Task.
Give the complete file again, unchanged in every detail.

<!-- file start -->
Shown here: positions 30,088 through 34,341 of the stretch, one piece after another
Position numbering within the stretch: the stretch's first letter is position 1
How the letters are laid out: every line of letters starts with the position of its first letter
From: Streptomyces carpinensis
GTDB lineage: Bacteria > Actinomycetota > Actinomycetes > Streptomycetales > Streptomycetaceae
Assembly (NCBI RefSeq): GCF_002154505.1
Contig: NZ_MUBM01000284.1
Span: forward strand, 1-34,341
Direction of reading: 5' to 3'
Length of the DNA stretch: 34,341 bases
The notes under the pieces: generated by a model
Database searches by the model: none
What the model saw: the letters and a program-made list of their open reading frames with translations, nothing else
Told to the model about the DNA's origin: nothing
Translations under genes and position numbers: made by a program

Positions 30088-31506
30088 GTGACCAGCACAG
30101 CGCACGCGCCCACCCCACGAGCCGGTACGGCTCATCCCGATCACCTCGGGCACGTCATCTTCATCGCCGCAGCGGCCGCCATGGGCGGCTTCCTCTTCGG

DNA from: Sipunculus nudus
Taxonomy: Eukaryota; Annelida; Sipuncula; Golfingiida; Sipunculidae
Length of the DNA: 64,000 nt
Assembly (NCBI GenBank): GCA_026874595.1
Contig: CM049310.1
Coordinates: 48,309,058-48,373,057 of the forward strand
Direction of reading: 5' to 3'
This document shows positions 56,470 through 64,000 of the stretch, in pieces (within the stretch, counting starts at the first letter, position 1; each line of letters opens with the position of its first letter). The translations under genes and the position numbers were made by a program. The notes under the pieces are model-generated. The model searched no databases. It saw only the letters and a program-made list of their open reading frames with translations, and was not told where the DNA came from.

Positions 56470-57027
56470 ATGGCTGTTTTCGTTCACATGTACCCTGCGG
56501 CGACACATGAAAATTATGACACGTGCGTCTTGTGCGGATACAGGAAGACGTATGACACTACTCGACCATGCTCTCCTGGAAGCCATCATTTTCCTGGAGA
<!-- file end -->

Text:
Shown here: positions 30,088 through 34,341 of the stretch, one piece after another
Position numbering within the stretch: the stretch's first letter is position 1
How the letters are laid out: every line of letters starts with the position of its first letter
From: Streptomyces carpinensis
GTDB lineage: Bacteria > Actinomycetota > Actinomycetes > Streptomycetales > Streptomycetaceae
Assembly (NCBI RefSeq): GCF_002154505.1
Contig: NZ_MUBM01000284.1
Span: forward strand, 1-34,341
Direction of reading: 5' to 3'
Length of the DNA stretch: 34,341 bases
The notes under the pieces: generated by a model
Database searches by the model: none
What the model saw: the letters and a program-made list of their open reading frames with translations, nothing else
Told to the model about the DNA's origin: nothing
Translations under genes and position numbers: made by a program

Positions 30088-31506
30088 GTGACCAGCACAG
30101 CGCACGCGCCCACCCCACGAGCCGGTACGGCTCATCCCGATCACCTCGGGCACGTCATCTTCATCGCCGCAGCGGCCGCCATGGGCGGCTTCCTCTTCGG

DNA from: Sipunculus nudus
Taxonomy: Eukaryota; Annelida; Sipuncula; Golfingiida; Sipunculidae
Length of the DNA: 64,000 nt
Assembly (NCBI GenBank): GCA_026874595.1
Contig: CM049310.1
Coordinates: 48,309,058-48,373,057 of the forward strand
Direction of reading: 5' to 3'
This document shows positions 56,470 through 64,000 of the stretch, in pieces (within the stretch, counting starts at the first letter, position 1; each line of letters opens with the position of its first letter). The translations under genes and the position numbers were made by a program. The notes under the pieces are model-generated. The model searched no databases. It saw only the letters and a program-made list of their open reading frames with translations, and was not told where the DNA came from.

Positions 56470-57027
56470 ATGGCTGTTTTCGTTCACATGTACCCTGCGG
56501 CGACACATGAAAATTATGACACGTGCGTCTTGTGCGGATACAGGAAGACGTATGACACTACTCGACCATGCTCTCCTGGAAGCCATCATTTTCCTGGAGA